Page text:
Just when Earth-Alpha seemed to be a little too cozy for the Dragonfly, he cranks up the violence to match his taste. After handling a supervillain with murderous results, the citizens of Fortune City are shocked by this new version of Dragonfly, fearing that former hero is now on a terrorizing rampage. But the Dragonfly soon finds out that there are some sharp edges in sort world of Earth-Alpha. Meanwhile, the Dragonflyman digs in the criminal underworld with clever disguise, but can the winged crusader survive a rough hideout in Earth-Omega? In an additional comic story, the Dragonfly’s past adventure is explored as an investigation of missing teenagers leads to gang formed by the internet.
Issue fourth has the Dragonfly reach his boiling point where he can’t play by the delicate formalities of Earth-Alpha. No time for flashy entrances, cunning puns, holding back punches. Dragonfly shows off his brand of justice, and it’s a bit extreme for everyone’s taste. You can take the vigilante out from his psycho world, but you can’t take psycho out of this vigilante. Alternatively, Dragonflyman tries to infiltrate a villain hang out spot, a dive bar with costumed criminals itchy for their next crime. Drastically mismatched for the role, Dragonflyman’s disguise is a tad too “classic” for the crowd and delightedly sticks out too much. It’s amusing to watch the contrast of Dragonflyman’s of a villainous get-up compare to the grittier, menacing roster of villains designs. Dragonflyman appears so harmless, a giant cactus man is more of a threat at the moment. At least he has somewhat annoying needles poking out of him.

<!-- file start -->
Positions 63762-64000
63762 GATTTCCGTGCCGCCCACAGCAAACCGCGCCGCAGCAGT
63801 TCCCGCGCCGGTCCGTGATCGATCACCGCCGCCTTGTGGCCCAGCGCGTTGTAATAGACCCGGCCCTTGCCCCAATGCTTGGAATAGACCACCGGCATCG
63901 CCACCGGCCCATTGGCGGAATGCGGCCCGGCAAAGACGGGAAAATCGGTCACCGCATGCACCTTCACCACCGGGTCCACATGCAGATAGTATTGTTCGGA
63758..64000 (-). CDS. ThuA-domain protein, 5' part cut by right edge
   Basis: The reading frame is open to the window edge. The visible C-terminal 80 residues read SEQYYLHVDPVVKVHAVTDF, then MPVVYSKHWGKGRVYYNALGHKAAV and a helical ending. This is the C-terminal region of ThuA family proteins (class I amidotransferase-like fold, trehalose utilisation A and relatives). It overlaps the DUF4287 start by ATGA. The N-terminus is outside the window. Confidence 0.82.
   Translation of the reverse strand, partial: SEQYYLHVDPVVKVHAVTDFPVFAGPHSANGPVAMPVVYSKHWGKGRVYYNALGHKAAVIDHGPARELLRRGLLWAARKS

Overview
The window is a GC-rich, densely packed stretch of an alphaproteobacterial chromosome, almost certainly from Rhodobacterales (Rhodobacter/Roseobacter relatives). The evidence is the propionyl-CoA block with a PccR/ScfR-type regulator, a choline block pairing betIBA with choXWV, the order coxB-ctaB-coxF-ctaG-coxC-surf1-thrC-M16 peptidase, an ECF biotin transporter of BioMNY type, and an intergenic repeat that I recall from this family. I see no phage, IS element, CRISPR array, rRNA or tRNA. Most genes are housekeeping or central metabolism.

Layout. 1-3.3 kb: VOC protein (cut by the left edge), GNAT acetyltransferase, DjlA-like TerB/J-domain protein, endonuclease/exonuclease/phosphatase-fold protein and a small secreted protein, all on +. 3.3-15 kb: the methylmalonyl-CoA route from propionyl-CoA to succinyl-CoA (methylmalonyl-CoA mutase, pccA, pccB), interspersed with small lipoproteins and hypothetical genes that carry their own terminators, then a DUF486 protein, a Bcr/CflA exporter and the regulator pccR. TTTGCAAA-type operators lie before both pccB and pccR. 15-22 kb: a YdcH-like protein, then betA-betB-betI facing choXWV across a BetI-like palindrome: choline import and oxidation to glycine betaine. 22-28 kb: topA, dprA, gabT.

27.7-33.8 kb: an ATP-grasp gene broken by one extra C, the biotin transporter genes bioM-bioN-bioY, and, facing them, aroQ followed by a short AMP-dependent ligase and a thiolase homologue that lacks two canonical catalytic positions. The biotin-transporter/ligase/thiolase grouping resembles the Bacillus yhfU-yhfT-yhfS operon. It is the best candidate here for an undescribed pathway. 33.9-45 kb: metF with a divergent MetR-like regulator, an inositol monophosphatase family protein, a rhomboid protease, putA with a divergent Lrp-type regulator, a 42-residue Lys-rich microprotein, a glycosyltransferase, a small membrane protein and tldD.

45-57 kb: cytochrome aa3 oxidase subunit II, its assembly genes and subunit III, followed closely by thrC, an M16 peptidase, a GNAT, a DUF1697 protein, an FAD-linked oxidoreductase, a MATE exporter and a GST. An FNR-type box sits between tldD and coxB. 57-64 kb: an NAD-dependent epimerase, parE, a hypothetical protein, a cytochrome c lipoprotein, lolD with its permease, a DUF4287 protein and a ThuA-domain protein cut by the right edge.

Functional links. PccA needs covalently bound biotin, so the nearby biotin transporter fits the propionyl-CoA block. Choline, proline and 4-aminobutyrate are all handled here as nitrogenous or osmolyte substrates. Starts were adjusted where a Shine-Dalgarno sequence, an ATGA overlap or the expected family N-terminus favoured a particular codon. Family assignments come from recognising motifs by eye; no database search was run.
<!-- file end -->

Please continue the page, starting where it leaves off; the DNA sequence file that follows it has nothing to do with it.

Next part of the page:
Tom Peyer puts a bright light to the contrast between the eccentric and the gloomy, showcasing how vast comics changed since the 1960s. We get to experience two different styles of comic designs that seem to alter each other’s perspective by each Dragonflyman’s action. It seems like Dragonfly and Dragonflyman disrupts the natural order of each world, throwing everything into zany chaos. Jamal Igle rolls out a handful of outlandish characters and great nods to Batman’s rogue gallery. From small cowgirls, evil chefs, crazy armor people and big muscle dudes wearing no shirts, there are wonderful additions that fill each panel.
In the additional Dragonfly comic The Lost Generation, the Dragonfly is on the hunt for mysterious figure that is luring teenagers on chat rooms. Willing to break a few bones, the Dragonfly makes his way into a hideout, where not only does he find the teens, but a leader that obsess with cybercrime. Paul Constant sets up the story to be told like a detective noir tale, and it expands on the Dragonfly’s thought process. His inner monologue has a grim tone, that is pessimistic about everything. Gary Erskine provides the art in this story, and it nicely follows Jamal Igle’s style. Dragonfly appears as a massive brute force, that tries his best not to go berserk so easily this time.
Included in the issue from Ahoy Comic: a helpful guide by Kek-W about getting a reality check in How to Spot If You’re A Simulation, a sales pitch about building a super-soldier in a piece called Not Required Reading by Matt Brady, and a short story about what it means to be wealthy in Carol Lay’s Rich.